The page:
Paul Goodman K2ORC
The Saga Begins
It is the boatanchor fan's dream: the rescue and
resurrection of an old broadcast transmitter. For the
average BA fan, how often does the chance to own the
ultimate in old tube rigs come along?
For Norm, WB2SYQ, one of the Endicott, New York Weasels and owner of an
enviable collection of classic radios, all in pristine, working
condition, the opportunity presented itself between Thanksgiving and
Christmas of 2001. Don, N2IVW, a boyhood friend of Norm's, who also
happens to be Chief Operating Engineer of Owego, NY station WEBO-AM (and
several other stations besides) advised that the station had a retired
Collins 21e that was about to go to the scrap yard.
The Collins had been on the air as recently as the
autumn of 2000, at which time it was putting out 500
watts (the 21e is capable of 5KW with 3 phase power).
But the station owner had decided to replace the
Collins with a newer Gates and the old transmitter had
been sitting idle since.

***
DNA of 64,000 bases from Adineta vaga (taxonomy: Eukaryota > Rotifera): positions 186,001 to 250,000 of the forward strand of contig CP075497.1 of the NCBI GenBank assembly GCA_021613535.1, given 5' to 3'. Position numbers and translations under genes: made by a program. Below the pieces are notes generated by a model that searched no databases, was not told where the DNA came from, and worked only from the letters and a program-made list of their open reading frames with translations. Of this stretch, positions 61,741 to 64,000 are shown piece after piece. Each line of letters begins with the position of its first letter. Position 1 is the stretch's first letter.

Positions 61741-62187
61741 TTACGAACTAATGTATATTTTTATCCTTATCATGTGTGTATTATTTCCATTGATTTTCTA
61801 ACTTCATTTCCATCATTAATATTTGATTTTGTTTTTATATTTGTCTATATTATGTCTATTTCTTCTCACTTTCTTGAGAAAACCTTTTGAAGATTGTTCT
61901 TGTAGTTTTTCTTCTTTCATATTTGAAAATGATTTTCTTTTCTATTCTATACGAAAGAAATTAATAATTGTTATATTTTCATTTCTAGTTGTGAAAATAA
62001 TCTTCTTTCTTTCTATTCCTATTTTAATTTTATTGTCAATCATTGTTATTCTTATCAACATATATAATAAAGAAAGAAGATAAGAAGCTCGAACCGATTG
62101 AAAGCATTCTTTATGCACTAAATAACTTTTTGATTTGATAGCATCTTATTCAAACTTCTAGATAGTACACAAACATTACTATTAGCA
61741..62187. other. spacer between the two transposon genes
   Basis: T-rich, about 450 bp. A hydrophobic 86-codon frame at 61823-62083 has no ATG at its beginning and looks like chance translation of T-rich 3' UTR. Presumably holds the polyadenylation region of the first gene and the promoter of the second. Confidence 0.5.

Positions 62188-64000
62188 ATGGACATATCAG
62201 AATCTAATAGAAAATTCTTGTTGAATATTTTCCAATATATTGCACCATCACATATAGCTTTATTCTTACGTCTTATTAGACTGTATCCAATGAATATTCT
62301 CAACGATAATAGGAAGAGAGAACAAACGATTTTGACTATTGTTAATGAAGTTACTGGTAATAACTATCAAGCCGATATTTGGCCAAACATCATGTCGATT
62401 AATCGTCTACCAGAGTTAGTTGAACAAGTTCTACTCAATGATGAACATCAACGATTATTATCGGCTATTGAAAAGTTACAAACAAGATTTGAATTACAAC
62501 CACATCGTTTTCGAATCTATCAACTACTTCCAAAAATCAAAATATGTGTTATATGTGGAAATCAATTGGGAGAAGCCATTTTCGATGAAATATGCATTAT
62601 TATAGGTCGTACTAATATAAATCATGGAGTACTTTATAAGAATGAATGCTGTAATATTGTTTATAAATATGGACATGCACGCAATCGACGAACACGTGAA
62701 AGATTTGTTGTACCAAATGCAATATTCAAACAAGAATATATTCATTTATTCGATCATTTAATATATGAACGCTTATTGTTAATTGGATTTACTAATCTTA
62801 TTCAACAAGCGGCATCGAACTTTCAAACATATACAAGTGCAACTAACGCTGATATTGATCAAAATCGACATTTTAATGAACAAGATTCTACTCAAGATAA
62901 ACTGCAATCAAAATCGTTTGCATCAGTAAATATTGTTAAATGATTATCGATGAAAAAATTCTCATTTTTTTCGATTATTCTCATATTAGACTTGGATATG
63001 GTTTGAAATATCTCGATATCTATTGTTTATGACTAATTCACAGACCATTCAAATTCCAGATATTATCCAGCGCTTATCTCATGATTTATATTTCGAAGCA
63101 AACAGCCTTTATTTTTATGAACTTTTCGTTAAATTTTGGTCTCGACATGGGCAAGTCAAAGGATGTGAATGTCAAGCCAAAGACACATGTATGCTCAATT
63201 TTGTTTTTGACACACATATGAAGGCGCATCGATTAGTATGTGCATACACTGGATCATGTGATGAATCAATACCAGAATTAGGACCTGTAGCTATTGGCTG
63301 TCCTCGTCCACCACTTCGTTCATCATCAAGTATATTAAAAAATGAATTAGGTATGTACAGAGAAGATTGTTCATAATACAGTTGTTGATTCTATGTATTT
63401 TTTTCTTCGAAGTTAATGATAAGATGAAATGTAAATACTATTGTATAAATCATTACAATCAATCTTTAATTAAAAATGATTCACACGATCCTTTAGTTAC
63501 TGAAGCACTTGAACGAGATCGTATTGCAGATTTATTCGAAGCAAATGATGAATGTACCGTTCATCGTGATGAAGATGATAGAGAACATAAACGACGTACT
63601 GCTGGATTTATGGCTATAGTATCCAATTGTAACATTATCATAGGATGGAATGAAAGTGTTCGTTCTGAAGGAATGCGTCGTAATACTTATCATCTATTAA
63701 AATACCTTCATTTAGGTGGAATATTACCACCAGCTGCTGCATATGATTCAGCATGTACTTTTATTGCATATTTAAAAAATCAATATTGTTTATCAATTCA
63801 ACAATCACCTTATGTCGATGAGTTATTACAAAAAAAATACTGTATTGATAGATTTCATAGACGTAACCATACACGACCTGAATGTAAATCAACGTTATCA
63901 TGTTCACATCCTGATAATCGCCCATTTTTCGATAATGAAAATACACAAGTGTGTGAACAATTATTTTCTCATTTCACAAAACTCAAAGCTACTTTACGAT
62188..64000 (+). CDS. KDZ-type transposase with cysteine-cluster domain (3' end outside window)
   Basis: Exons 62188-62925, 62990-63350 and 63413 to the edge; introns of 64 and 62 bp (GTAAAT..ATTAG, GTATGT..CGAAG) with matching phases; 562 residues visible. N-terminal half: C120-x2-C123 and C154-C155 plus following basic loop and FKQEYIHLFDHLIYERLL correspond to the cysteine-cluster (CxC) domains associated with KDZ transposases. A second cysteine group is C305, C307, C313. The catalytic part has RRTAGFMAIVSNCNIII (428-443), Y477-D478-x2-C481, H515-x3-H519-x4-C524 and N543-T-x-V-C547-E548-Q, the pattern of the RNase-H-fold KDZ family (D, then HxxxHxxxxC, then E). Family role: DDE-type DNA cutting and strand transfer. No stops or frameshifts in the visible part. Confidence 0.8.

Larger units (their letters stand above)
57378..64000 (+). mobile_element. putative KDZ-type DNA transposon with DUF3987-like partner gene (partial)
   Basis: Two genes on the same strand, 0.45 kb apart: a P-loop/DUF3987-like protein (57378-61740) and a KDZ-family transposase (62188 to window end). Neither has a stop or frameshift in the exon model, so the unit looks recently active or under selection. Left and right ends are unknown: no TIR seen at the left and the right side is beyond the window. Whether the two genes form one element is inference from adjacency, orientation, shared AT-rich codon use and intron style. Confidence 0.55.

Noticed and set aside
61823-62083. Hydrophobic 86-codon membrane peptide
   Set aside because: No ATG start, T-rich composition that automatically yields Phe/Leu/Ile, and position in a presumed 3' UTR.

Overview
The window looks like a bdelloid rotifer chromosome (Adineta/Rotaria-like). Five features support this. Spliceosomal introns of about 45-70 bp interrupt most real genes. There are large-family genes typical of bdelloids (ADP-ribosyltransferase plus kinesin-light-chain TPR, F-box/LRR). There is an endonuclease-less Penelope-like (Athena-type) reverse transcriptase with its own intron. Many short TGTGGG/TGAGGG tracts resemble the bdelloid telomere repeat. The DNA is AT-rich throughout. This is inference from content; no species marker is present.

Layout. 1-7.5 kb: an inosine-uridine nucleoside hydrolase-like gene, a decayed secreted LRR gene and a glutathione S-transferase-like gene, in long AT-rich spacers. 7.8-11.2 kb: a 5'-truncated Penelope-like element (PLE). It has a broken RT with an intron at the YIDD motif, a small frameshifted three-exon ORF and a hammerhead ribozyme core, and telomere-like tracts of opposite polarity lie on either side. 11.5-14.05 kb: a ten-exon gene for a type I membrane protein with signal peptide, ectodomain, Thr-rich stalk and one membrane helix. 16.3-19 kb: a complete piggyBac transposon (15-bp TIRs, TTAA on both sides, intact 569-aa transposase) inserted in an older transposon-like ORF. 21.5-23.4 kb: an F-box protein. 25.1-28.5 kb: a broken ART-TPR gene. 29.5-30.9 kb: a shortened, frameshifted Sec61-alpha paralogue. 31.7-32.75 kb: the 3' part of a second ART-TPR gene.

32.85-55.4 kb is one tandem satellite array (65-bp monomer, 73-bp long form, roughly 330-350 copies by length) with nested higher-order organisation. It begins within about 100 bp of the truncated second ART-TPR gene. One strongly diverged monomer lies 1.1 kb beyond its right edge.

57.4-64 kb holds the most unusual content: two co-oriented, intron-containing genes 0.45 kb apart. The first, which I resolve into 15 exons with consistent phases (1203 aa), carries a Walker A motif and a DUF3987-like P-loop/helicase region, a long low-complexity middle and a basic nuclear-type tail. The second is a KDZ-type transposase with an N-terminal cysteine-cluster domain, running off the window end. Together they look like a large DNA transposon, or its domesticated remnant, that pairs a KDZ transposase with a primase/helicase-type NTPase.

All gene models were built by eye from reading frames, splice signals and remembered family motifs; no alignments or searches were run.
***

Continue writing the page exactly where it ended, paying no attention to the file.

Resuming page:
After lengthy discussions with a couple of friends, a
detailed measurement of the Collins' cabinets, and a
lot of planning to see whether the old transmitter
could even be gotten into his house, Norm took the
plunge and bought the 21e.
In the weeks and months ahead, you will be sharing
with Norm what actually happens when a ham decides to
put a broadcast transmitter on the ham bands. We will
try to present you with pictures and technical info
and perhaps try to answer a few questions along the
Special thanks to Gary, N2INR, of Syracuse, NY who
owns this website and who has already put a 21e on the
ham bands as he allows us to share with the amateur
radio community WB2SYQ's Collins 21e Adventure!
tuned for the second installment of the
Click on the thumbnails to enlarge